• The pleasure principle is the desire for immediate gratification.
    Primary process thinking is thinking without logical rules of conscious thought or an anchor in reality.
  • The ego recognizes under the reality principle that the urges of the id are often in conflict with social and physical reality.
    The ego engages in secondary process thinking which refers to the development and devising of strategies for problem solving and obtaining satisfaction.
  • The superego determines what is right and what is wrong, and enforces this through the emotion of guilt. It sets the moral goals and ideals of perfection.
  • Repression was the forerunner of all other forms of defense mechanisms. Freud believed that people often tend to remember the pleasant circumstances surrounding some event , and that unpleasant memories are often repressed.
  • Repression was the forerunner of all other forms of defense mechanisms. Freud believed that people often tend to remember the pleasant circumstances surrounding some event , and that unpleasant memories are often repressed.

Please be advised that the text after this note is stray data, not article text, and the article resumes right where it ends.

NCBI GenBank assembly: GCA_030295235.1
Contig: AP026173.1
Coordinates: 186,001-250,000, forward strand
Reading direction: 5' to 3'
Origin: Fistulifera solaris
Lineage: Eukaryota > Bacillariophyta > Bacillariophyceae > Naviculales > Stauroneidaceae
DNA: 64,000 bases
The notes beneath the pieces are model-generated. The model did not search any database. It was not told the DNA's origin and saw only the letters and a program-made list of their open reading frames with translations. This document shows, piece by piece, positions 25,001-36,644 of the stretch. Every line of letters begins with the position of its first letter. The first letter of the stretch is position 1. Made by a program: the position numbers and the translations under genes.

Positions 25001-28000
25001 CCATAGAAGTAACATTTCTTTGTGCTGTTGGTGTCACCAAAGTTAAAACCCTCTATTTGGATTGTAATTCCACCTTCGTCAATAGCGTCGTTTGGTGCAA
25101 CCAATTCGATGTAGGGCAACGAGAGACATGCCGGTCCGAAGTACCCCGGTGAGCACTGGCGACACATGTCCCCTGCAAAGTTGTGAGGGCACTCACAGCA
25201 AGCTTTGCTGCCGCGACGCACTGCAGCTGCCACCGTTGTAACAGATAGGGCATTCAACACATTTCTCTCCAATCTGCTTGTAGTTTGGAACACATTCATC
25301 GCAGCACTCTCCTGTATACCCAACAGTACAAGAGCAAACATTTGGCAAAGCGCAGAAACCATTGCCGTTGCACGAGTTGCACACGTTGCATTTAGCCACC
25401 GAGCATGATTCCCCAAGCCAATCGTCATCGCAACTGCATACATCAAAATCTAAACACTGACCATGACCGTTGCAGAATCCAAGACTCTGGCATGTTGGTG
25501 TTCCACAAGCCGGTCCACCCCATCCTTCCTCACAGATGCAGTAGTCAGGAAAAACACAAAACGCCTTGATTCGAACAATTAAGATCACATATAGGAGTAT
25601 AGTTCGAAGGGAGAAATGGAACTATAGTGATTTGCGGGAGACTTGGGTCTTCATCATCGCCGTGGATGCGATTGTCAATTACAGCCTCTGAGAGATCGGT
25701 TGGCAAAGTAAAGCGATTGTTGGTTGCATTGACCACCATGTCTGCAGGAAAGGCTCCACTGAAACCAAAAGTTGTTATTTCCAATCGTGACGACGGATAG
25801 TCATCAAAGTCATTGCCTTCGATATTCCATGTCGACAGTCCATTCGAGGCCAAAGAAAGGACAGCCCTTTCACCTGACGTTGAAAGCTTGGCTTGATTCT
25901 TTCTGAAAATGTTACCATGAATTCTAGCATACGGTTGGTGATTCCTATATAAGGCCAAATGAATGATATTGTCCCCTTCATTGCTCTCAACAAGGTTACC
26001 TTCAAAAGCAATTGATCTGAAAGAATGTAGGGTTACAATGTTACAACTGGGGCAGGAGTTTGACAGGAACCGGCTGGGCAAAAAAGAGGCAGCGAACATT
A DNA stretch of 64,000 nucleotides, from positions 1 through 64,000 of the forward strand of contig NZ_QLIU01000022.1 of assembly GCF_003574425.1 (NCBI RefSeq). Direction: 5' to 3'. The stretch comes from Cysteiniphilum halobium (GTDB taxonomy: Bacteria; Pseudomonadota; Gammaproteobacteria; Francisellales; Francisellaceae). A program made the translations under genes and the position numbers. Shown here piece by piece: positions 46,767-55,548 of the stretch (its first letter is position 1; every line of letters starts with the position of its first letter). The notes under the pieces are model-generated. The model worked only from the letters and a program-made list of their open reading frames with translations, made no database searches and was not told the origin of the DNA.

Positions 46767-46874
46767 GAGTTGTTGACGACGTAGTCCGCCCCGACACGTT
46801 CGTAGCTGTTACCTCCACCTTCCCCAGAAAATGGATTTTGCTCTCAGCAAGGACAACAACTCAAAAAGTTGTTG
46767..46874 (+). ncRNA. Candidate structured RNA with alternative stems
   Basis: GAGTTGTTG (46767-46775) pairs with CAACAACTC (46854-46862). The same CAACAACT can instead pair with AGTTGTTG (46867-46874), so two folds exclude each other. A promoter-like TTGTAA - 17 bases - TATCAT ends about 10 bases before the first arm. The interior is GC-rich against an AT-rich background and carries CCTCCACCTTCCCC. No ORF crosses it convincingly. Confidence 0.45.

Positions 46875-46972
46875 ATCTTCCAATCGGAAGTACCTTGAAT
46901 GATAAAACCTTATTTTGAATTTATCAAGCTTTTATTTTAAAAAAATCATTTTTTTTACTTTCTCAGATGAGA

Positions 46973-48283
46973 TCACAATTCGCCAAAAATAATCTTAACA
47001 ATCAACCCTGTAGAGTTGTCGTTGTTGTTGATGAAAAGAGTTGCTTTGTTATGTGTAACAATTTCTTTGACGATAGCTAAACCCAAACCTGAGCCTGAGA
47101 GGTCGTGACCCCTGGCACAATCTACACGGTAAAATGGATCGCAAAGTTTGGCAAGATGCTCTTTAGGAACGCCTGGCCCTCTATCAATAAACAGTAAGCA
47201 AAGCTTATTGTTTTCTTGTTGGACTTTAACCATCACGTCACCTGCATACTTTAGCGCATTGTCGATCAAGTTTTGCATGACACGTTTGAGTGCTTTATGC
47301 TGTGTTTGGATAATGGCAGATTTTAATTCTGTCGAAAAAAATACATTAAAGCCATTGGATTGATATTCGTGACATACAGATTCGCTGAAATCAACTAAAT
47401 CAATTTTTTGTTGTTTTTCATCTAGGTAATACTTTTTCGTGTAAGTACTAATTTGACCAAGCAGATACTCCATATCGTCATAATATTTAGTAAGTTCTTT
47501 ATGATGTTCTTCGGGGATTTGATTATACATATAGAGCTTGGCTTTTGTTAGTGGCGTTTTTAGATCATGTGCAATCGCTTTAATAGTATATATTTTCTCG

• Freud believed that the presence of anxiety is evidence that repression is starting to fail, so other defense mechanisms may be brought into play.
    Denial: insisting that things are not what they seem.
    Displacement: a threatening impulse is channeled to a non-threatening target.
    Rationalization: generating acceptable reasons for outcomes that might otherwise appear socially unacceptable.
    Reaction Formation: in an attempt to stifle an unacceptable urge, displaying a flurry of behavior that indicates the opposite impulse.
    Projection: seeing in others those traits and desires that we find most upsetting in ourselves.